Win a copy of Permaculture Design Companion this week in the Permaculture Design forum!
  • Post Reply Bookmark Topic Watch Topic
  • New Topic
permaculture forums growies critters building homesteading energy monies kitchen purity ungarbage community wilderness fiber arts art permaculture artisans regional education experiences global resources the cider press projects digital market permies.com private forums all forums
this forum made possible by our volunteer staff, including ...
master stewards:
  • Nicole Alderman
  • r ranson
  • Anne Miller
  • paul wheaton
stewards:
  • Jocelyn Campbell
  • Mike Jay Haasl
  • Burra Maluca
garden masters:
  • James Freyr
  • Joylynn Hardesty
  • Steve Thorn
  • Greg Martin
gardeners:
  • Carla Burke
  • Dave Burton
  • Pearl Sutton

Parsnips

 
Posts: 16
Location: Rittman, OH
5
dog chicken bike
  • Likes 1
  • Mark post as helpful
  • send pies
  • Quote
  • Report post to moderator
I was prepping a row in my garden for potatoes yesterday. The adjacent row had been an abject failure last season. I planted parsnips early spring and didn't see anything growing during the season, so I just let the row get weedy and dismissed it. I was contemplating whether I would use the row this season and looking at all the tall weeds, when I notice a few green items. At first I thought they were Queen Anne's lace, which starts early around here. But then I saw that they were parsnips! One was looking pretty fat, so I dug it up, picture attached. I can't tell how fat the others are, but I was a bit shocked by this, considering I planted the seeds a year ago. I was wondering if this is normal for parsnips? I know they have a long time to maturity, but this one (and the others) somehow made it through NE Ohio winter intact.
Parsnip.jpg
[Thumbnail for Parsnip.jpg]
 
Posts: 82
Location: mid Ohio, 40.318626 -83.766931
3
dog solar homestead
  • Likes 1
  • Mark post as helpful
  • send pies
  • Quote
  • Report post to moderator
very nice, I have been told of other people in the area growing them into the winter also.
 
garden master
Posts: 2705
Location: West Tennessee
802
cat purity trees books chicken food preservation cooking building homestead
  • Likes 1
  • Mark post as helpful
  • send pies
  • Quote
  • Report post to moderator
Most everything I direct sow outside has volunteers germinate six months to a year later. My parsnips do that, so does my lettuce, carrots, beets, spinach, melons, parsley, cilantro, etc. The conditions weren't right for those individual seeds to germinate when sowed, and when conditions did become right, they sprouted.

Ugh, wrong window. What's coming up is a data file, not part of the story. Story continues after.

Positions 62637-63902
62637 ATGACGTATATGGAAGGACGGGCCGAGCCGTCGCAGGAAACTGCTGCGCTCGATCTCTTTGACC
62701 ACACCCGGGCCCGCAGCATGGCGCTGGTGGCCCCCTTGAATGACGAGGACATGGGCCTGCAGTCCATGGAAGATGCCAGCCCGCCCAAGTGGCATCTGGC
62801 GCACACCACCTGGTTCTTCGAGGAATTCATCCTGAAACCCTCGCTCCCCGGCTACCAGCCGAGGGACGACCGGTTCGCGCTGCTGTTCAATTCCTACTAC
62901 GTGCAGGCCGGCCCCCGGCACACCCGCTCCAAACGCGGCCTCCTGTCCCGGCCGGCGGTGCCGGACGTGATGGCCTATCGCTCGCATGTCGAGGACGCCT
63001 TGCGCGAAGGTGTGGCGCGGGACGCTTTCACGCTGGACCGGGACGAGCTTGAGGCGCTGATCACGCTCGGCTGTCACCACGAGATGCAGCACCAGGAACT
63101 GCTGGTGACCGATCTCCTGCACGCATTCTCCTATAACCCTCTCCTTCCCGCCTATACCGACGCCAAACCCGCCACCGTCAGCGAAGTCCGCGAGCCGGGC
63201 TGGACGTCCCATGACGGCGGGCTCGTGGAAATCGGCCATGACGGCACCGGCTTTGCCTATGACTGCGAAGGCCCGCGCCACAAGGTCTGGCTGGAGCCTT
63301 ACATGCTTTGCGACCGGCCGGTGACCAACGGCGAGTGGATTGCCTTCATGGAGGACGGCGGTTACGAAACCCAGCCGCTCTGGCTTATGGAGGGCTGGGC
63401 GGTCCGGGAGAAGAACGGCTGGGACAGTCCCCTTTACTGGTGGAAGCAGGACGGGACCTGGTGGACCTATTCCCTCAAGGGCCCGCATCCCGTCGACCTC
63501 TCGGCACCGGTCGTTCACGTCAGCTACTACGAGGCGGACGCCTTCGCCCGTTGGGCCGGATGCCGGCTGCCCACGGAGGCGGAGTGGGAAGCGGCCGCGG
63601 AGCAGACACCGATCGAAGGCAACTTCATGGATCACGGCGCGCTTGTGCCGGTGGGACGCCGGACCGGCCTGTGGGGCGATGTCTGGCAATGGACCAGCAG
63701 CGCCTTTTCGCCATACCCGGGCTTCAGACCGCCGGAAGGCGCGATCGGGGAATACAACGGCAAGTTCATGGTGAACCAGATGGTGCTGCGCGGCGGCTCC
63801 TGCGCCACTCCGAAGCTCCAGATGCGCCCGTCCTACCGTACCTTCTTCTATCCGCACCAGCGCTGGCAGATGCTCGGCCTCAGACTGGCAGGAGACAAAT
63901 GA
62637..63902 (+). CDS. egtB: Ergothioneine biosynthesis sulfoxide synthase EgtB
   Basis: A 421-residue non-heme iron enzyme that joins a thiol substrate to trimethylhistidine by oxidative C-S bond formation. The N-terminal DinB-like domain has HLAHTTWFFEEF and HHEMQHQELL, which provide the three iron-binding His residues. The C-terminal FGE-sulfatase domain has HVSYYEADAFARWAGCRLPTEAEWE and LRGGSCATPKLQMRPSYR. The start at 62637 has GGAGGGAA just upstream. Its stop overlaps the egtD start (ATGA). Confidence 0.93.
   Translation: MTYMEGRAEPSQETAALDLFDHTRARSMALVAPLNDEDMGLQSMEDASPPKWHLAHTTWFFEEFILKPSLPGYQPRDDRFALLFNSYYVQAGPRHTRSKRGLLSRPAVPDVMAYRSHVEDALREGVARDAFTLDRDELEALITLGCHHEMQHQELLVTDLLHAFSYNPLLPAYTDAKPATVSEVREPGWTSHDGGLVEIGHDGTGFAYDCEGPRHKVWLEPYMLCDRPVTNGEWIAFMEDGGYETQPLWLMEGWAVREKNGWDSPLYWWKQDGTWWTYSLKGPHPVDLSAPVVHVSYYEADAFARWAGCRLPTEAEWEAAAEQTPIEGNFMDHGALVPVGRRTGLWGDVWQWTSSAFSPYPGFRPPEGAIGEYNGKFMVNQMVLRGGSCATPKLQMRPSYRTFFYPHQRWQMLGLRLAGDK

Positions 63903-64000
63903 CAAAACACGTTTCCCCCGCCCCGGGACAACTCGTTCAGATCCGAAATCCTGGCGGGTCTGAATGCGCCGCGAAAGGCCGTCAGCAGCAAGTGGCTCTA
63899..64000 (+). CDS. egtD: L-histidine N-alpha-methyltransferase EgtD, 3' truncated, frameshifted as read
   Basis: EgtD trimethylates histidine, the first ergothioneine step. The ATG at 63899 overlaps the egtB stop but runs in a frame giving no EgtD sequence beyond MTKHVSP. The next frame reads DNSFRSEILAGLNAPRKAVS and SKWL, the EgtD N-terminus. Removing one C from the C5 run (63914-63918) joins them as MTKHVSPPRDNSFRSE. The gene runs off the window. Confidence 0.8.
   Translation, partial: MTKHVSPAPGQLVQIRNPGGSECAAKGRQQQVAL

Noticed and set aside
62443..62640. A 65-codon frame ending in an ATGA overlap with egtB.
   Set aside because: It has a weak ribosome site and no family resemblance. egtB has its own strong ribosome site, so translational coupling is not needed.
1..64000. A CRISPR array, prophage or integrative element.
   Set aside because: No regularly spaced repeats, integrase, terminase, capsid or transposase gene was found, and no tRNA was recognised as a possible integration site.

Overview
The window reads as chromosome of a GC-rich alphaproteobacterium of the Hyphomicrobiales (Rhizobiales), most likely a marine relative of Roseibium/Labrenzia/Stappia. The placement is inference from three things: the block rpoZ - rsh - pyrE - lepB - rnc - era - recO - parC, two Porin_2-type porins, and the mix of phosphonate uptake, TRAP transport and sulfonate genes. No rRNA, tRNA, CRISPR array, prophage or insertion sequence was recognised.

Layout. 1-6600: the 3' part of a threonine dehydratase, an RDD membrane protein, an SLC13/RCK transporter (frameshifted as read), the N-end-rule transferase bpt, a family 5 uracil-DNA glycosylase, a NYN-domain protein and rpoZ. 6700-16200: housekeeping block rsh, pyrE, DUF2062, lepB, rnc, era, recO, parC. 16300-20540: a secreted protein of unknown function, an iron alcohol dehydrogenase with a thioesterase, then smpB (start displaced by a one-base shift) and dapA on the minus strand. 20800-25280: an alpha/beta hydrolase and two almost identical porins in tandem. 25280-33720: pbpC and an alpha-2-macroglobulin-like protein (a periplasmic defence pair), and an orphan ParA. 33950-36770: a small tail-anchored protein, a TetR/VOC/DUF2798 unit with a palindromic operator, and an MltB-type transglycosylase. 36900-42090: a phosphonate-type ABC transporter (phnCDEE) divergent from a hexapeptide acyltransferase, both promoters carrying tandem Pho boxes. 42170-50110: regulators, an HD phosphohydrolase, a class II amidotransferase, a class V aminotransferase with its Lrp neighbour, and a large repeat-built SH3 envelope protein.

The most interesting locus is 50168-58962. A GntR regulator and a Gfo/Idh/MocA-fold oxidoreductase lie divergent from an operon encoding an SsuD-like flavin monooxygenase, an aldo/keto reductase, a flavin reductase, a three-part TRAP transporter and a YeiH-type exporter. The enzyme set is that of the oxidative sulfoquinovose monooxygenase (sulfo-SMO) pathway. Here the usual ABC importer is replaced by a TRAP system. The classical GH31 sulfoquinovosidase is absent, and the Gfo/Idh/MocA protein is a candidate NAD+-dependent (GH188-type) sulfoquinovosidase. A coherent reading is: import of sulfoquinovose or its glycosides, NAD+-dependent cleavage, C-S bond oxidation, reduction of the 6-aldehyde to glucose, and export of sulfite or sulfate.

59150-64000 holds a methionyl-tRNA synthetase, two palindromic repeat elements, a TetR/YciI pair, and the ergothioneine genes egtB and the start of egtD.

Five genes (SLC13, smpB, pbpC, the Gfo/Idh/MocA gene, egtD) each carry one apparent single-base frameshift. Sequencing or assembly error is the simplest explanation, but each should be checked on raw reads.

Posts: 137
Location: Maritimes , Eastern Canada
10
kids forest garden fish trees food preservation pig wood heat woodworking homestead
  • Mark post as helpful
  • send pies
  • Quote
  • Report post to moderator
Second year parsnip. Perfectly normal in northern climes. You can eat them now, although woody. These will go to seed, much like second year onion also does.

In our area a lot of old timers would cover parsnips with straw or boughs to help protect these over wintering roots. They are notably sweet - to be savoured. and if you want seeds , just let them grow out. They should bolt about 1 july/ longest days.
 
Posts: 93
Location: Fryslân, Netherlands
33
  • Mark post as helpful
  • send pies
  • Quote
  • Report post to moderator
They don't germinate easily, parsnip seeds, and very slowly. In a weedy spot they can easily get lost.
Letting them bolt is a good idea with parsnip, because then you can save a nice big pack of seeds and have enough to sow a bit thicker. The seeds don't last is what I've heard, and need to be used the following season. Look for a cleaner patch to sow them.
Your parsnip still looks very young, I'm not sure it would be woody, but I've never harvested a parsnip in this time of year.
 
Think of how stupid the average person is. And how half of them are stupider than that. - Carlin But who reads this tiny ad?
skiddable shower
https://permies.com/t/39038/permaculture-projects/skiddable-shower
  • Post Reply Bookmark Topic Watch Topic
  • New Topic
Boost this thread!